“I tried to get rid of it,” Raahi also narrowed her eyes in horror. “But the electrician said it would involve a complete rewiring. And I don’t think we have the budget for it right now.

“No, we don’t,” Seher confirmed. “Not until you get a teaching job and at least have a stable income.”

Zaara sighed and tried not to let her memory return to their beloved home in Mayfair, which had been lovingly built by mother and daughters during their 20 years in London.

In a way, living in Aparna’s house made her imagine that they were just vacationing in Bombay. But now, sitting in an apartment that was a quarter the size of their house, drew her attention too strongly to the reality of their situation and filled her with pain that Seher and Raahi were mature enough to ignore.

“Our Dior candelabra would fit perfectly into this room,” Zaara suddenly said. “Did we bring him back with us?” “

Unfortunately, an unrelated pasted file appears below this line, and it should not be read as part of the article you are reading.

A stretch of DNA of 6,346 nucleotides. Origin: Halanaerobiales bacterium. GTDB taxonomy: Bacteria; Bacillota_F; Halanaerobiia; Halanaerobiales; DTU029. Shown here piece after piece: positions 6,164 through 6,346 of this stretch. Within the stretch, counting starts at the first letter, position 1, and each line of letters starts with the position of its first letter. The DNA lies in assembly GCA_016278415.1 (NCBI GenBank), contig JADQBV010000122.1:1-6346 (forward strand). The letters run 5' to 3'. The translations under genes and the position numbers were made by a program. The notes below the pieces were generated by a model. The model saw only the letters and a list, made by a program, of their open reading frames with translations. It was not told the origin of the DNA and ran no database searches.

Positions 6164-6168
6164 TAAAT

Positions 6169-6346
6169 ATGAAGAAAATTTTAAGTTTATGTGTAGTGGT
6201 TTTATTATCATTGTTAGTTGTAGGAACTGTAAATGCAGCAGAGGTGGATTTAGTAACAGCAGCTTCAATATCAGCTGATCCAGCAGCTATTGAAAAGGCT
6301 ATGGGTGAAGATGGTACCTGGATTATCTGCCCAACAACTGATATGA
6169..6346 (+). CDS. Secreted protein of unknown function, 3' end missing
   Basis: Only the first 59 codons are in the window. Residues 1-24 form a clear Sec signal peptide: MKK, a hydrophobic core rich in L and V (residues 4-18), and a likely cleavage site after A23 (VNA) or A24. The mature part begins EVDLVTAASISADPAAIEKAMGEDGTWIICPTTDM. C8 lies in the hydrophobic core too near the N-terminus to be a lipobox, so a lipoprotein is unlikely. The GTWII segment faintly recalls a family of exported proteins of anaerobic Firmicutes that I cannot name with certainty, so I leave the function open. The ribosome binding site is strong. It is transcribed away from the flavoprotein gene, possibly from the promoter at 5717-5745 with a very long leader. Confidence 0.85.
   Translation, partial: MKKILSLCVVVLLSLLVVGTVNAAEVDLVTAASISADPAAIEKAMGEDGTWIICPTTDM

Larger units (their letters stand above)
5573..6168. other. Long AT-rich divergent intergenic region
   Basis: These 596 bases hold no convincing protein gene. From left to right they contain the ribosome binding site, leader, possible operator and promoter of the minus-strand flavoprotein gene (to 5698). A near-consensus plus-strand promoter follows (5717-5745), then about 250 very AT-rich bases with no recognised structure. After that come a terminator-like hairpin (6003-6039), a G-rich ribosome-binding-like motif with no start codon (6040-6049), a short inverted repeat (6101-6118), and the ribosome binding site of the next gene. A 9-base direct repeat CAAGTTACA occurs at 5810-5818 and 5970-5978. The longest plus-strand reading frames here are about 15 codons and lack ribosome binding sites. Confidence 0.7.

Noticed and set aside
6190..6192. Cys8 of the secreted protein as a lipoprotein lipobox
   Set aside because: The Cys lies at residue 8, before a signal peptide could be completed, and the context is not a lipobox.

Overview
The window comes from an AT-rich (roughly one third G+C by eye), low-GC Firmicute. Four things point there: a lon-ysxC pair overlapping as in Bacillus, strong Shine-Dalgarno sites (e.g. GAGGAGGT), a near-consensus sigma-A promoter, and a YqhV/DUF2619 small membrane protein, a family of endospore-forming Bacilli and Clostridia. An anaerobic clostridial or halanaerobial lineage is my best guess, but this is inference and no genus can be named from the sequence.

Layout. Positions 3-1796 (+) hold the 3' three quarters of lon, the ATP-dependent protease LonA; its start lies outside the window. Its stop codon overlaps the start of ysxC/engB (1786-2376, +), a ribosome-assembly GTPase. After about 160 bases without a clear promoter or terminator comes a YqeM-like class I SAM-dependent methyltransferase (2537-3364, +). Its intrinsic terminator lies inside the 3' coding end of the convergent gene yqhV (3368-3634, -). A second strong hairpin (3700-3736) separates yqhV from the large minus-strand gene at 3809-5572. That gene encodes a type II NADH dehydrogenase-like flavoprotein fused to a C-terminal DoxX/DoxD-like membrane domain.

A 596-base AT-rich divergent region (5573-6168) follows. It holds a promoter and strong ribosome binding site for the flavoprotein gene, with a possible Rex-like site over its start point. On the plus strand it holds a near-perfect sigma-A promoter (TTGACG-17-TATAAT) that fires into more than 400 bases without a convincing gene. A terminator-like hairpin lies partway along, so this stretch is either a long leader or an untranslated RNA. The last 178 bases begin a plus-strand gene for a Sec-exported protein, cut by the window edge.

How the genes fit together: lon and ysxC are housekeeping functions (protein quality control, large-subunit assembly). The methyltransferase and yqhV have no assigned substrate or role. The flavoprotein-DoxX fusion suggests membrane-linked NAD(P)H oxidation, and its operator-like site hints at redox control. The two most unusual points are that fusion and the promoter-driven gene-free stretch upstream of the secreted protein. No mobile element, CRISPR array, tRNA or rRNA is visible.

Raahi sighed.

“It was four kilogram Zaara. We did not do it.

“But it was gold.”

“Bronze plated,” Seher pointed out.

“And he held the candles between the wings of the golden butterflies.”

“Clearly a necessity,” Seher smiles.

“It was vintage, a heirloom piece,” Zaara insisted, irritated at not being taken seriously.

“More like a thrift store. Mom and you found it at the Saint-Ouen Market.

“We won it from that awful lady who hissed at me for eating roasted chestnuts in the store. Which, moreover, is totally authorized at the Market. It was a moment of triumph.